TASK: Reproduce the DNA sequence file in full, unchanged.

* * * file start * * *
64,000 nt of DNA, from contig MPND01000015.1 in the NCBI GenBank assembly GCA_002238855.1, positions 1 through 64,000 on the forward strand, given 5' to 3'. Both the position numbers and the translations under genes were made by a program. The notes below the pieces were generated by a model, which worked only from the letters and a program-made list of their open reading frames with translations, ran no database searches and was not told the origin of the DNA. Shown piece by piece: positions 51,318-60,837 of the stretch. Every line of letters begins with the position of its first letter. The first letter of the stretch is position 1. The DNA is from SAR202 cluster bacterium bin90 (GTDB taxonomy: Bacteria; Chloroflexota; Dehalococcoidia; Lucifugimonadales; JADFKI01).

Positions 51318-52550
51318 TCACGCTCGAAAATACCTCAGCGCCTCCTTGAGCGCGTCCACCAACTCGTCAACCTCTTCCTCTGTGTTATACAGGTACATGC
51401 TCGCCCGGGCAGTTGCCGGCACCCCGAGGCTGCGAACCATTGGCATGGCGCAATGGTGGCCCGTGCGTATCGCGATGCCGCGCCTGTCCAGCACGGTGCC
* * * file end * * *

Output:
64,000 nt of DNA, from contig MPND01000015.1 in the NCBI GenBank assembly GCA_002238855.1, positions 1 through 64,000 on the forward strand, given 5' to 3'. Both the position numbers and the translations under genes were made by a program. The notes below the pieces were generated by a model, which worked only from the letters and a program-made list of their open reading frames with translations, ran no database searches and was not told the origin of the DNA. Shown piece by piece: positions 51,318-60,837 of the stretch. Every line of letters begins with the position of its first letter. The first letter of the stretch is position 1. The DNA is from SAR202 cluster bacterium bin90 (GTDB taxonomy: Bacteria; Chloroflexota; Dehalococcoidia; Lucifugimonadales; JADFKI01).

Positions 51318-52550
51318 TCACGCTCGAAAATACCTCAGCGCCTCCTTGAGCGCGTCCACCAACTCGTCAACCTCTTCCTCTGTGTTATACAGGTACATGC
51401 TCGCCCGGGCAGTTGCCGGCACCCCGAGGCTGCGAACCATTGGCATGGCGCAATGGTGGCCCGTGCGTATCGCGATGCCGCGCCTGTCCAGCACGGTGCC